Subject to existing financing - help!

7 Replies

I have the opportunity to buy a house subject to existing financing, with plenty of equity and a great rate. What exactly do I say in my letter to the lender when I notify them?

Ack!  You don't notify the lender.  That's like saying "Hey, I've just violated the terms of your loan.  I'm ready for you to call it."  You want to avoid them finding out, if possible.

Lots of folks say there's little risk, and calls do seem rare.  But you should still have a way to refi if the loan does get called.

@Jon Holdman

I've got backup financing lined up just in case. So you're saying that the change on the insurance policy would be notice enough?

@David Morgan what are you trying to accomplish?  Normally folks who do this sort of deal do their best to avoid the lender finding out what you've done.  There's nothing you can to do make it OK.

The new insurance information is a way that the lender can find out about the change.  Good luck if you ever need to make a claim.  When you get a check from an insurance company for a claim on a mortgaged property, it will be made out to you and the lender.  The lender has to endorse it.  They often have onerous processes to make that happen.  Some go so far as to make you endorse the check and send it to them and they they pay for the repairs.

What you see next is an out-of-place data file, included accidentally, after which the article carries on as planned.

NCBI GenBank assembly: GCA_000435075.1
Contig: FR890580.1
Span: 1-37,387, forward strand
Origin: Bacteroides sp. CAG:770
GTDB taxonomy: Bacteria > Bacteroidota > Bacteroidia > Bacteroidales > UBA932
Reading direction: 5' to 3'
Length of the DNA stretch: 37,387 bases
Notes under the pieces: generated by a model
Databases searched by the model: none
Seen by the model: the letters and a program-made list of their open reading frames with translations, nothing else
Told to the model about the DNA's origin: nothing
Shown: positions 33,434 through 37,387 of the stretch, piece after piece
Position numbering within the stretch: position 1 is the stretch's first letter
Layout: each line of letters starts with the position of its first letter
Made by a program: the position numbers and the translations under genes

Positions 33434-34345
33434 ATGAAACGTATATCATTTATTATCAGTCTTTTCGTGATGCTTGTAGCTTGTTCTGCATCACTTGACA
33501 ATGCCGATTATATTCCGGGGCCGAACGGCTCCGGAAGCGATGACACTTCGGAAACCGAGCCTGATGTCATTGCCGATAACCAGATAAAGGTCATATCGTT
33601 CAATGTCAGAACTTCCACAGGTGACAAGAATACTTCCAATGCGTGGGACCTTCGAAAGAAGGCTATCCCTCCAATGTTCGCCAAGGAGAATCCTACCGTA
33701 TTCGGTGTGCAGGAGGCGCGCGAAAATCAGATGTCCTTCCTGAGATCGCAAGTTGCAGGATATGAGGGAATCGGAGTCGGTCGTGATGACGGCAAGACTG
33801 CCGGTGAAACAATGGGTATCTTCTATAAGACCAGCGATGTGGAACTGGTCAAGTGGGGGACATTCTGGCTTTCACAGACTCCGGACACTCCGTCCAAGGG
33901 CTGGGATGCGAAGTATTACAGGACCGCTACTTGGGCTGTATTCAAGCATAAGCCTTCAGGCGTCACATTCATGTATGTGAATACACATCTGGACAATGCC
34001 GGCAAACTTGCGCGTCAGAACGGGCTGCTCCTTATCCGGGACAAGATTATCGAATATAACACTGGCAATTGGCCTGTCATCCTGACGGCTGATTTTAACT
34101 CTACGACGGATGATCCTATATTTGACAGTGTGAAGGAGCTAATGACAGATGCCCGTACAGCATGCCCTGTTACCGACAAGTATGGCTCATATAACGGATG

@Jon Holdman an attorney has me scared. In Tennessee, if someone procures or induces a party to break a contract, that person can be sued for triple damages. And a bank attorney might argue that the damages are the total interest they would have earned from the loan. On a $300,000 loan, three times total interest is a considerable sum. So by notifying them, I was hoping to at least alert them that we're attempting to be above board about it. 

I've seen posts by Bill Gulley and others here who list lender notification as one of the steps in a sub2, I'm just trying to get my head around what I need to do.

Thank you for your guidance, it's very helpful.

Is the loan you taking sun too a VA loan??? If so you can assume this loan and just take over without any risk of the loan being called due. As long as you qualify with the lender. I️ know an investor who had a loan called on him by the lender and he suggested to leave the sellers insurance in place and don’t cancel it. Then you buy your own insurance on the side. Keep paying the sellers insurance and keep that in place so there is no cancellation and then the insurance you purchased covers you.

@Mike Flora it's conventional, and I wouldn't qualify due to becoming an independent contractor this year. I can get a collateral-based loan from a local bank if the note is called, but nothing conventional. Good idea, though.

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